Females in demand at Salco Salers
PUREBRED female Salers are in such high demand, that Salco Salers stud can’t breed enough of them.
The Lang Lang stud runs 120 breeders, and sell 40 to 50 females a year.
Stud co-principal Peter Rogers said this popularity comes from the breed being renowned for its calving ease.
“In the last five years, we just haven’t been able to meet demand for our females,” Mr Rogers said.
“It’s all about the maternal side with the Salers, all of our animals calve unsupervised, including the heifers.”
This is convenient for Mr Rogers and co-principal Cheryl Bass, as they both have jobs in Melbourne during the week, only working on their West Gippsland property on weekends.
“Salers are quite big animals, an average cow might weigh 650 kilograms, and an average calf about 37kg, but is super narrow and will just pop out,” he said.
“Nobody needs to stay on the property to watch them calve, and I think other breeders are realising these benefits.”
They first got into Salers in the 80s, after not originally knowing a lot about the breed.
“There wasn’t a lot of information, it was a new breed at the time, but a few people had been doing well with them,” he said.
“We knew some people who were getting involved, and we liked what we saw.
“Our first five females were from France, and we did a lot of embryo work to try and build up our herd from those foundation animals.”
Mr Rogers said even though the breed was not initially known for its docility, he has worked hard to ensure his herd has good temperament.
“We select quite fiercely on temperament, you can’t sell bulls to people that aren’t docile,” he said.
“Like a lot of other European breeds that came to Australia, Salers had temperament issues, which mainly came from the way they were farmed in Europe.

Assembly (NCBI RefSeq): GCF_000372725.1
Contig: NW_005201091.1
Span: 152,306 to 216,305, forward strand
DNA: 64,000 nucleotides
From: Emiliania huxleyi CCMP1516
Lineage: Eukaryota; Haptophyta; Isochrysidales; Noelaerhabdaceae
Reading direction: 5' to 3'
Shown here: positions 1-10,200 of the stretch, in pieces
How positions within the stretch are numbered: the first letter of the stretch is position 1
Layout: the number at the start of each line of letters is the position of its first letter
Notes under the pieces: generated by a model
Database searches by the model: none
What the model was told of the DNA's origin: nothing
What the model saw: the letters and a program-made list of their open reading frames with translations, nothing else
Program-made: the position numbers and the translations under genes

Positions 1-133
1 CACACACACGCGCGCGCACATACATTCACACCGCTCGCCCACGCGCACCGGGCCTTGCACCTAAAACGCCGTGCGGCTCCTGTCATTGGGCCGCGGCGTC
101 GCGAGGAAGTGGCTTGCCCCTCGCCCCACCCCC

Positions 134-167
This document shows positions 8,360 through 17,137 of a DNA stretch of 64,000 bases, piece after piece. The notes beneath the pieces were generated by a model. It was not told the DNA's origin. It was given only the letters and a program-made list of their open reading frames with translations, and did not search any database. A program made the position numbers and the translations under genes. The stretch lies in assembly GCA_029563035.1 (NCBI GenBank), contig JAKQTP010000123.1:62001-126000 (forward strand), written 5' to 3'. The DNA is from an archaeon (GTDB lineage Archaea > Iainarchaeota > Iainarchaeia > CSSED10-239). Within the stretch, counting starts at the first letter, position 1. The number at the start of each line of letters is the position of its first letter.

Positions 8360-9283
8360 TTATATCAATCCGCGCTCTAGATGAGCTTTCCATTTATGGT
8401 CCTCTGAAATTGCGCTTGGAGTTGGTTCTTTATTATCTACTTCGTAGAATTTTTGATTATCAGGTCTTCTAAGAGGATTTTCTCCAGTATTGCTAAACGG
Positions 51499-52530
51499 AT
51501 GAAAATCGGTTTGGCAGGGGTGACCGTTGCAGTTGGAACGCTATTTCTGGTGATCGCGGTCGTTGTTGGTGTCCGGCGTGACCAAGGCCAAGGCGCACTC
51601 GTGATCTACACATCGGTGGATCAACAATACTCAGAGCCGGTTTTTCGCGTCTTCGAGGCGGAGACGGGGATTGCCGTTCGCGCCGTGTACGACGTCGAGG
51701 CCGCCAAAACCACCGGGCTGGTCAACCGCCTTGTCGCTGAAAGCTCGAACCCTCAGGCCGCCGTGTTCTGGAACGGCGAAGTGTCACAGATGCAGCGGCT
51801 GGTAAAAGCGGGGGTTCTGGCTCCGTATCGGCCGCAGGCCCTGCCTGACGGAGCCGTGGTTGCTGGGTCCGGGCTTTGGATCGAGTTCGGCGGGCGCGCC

“Typical practice in France is for cattle to be housed and hand-fed during winter, which teaches docility, rather than being paddock-run as in Australia.
“I think at the start, not a lot of Australian breeders had the numbers to be ruthless with their selection, so there were some poor examples of the breed being sold to commercial breeders, but this has changed.”
Salco sells around a dozen bulls a year, and Mr Rogers said they get three types of customers that are after animals from their stud.
“A lot of people come for females and bulls, or females that they want to produce purebred bulls out of,” he said.
“But there are other customers who run completely different operations, like one in Bairnsdale, who runs quite a big herd of Herefords, and crossbreeds, looking for hybrid vigour, and needs terminal sires, so our Salers bulls with strong BreedPlan figures are a perfect fit.
“He wants his calves to be 100kg heavier at weaning, and I’ve seen some photos where his calves are as big as their Hereford mothers, and these crossbred calves are very popular with the feedlots.”
He said as well as selling cattle to many regular clients, Salco also leases bulls out to Victorian farmers.
“You’d usually only have one bull to about 30 females, so we sell a fair few more females than bulls, but we do a bit of leasing for people who don’t run big enough properties to house the bull all year around,” he said.
They also recently sold a handful of bulls to a station owner in Queensland.
“This was a big first for us a few months ago, he’s been breeding Salers across Brahmans for some time now, and bought six bulls from us,” he said.
“The Salers give him the extra growth and fertility characteristics that the Brahmans lack.”
Mr Rogers said he is looking forward to participating in Stock & Land Beef Week again this year, after having taken part almost since the event’s inception.
“We’ve taken many benefits out of Beef Week, I think we at least get one new customer out of the event every year,” he said.
“Even if you don’t get many people turning up on the day, people will find you through the magazine, or website, and other things like that.”